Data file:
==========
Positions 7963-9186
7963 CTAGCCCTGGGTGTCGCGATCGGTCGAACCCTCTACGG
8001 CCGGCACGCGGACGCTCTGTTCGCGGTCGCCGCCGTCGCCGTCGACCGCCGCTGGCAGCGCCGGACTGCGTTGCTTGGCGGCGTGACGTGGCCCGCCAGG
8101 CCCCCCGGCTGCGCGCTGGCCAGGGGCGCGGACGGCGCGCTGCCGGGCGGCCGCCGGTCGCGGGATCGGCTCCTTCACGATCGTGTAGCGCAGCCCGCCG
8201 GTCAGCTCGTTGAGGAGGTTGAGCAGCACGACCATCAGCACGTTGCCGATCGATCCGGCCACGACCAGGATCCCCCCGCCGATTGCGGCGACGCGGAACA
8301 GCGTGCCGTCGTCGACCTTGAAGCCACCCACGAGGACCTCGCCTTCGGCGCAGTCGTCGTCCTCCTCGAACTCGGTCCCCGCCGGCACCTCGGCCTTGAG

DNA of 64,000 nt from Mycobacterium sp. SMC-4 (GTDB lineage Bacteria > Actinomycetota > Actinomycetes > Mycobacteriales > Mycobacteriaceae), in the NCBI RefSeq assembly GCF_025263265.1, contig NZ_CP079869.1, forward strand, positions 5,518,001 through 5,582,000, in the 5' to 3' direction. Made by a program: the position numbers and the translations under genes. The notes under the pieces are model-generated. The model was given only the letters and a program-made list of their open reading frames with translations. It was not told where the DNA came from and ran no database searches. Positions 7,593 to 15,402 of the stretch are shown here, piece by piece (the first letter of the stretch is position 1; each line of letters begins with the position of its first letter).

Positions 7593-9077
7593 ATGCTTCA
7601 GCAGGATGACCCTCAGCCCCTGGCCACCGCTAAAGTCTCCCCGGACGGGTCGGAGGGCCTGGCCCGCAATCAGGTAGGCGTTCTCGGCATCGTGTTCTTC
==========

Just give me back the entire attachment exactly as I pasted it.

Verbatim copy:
Positions 7963-9186
7963 CTAGCCCTGGGTGTCGCGATCGGTCGAACCCTCTACGG
8001 CCGGCACGCGGACGCTCTGTTCGCGGTCGCCGCCGTCGCCGTCGACCGCCGCTGGCAGCGCCGGACTGCGTTGCTTGGCGGCGTGACGTGGCCCGCCAGG
8101 CCCCCCGGCTGCGCGCTGGCCAGGGGCGCGGACGGCGCGCTGCCGGGCGGCCGCCGGTCGCGGGATCGGCTCCTTCACGATCGTGTAGCGCAGCCCGCCG
8201 GTCAGCTCGTTGAGGAGGTTGAGCAGCACGACCATCAGCACGTTGCCGATCGATCCGGCCACGACCAGGATCCCCCCGCCGATTGCGGCGACGCGGAACA
8301 GCGTGCCGTCGTCGACCTTGAAGCCACCCACGAGGACCTCGCCTTCGGCGCAGTCGTCGTCCTCCTCGAACTCGGTCCCCGCCGGCACCTCGGCCTTGAG

DNA of 64,000 nt from Mycobacterium sp. SMC-4 (GTDB lineage Bacteria > Actinomycetota > Actinomycetes > Mycobacteriales > Mycobacteriaceae), in the NCBI RefSeq assembly GCF_025263265.1, contig NZ_CP079869.1, forward strand, positions 5,518,001 through 5,582,000, in the 5' to 3' direction. Made by a program: the position numbers and the translations under genes. The notes under the pieces are model-generated. The model was given only the letters and a program-made list of their open reading frames with translations. It was not told where the DNA came from and ran no database searches. Positions 7,593 to 15,402 of the stretch are shown here, piece by piece (the first letter of the stretch is position 1; each line of letters begins with the position of its first letter).

Positions 7593-9077
7593 ATGCTTCA
7601 GCAGGATGACCCTCAGCCCCTGGCCACCGCTAAAGTCTCCCCGGACGGGTCGGAGGGCCTGGCCCGCAATCAGGTAGGCGTTCTCGGCATCGTGTTCTTC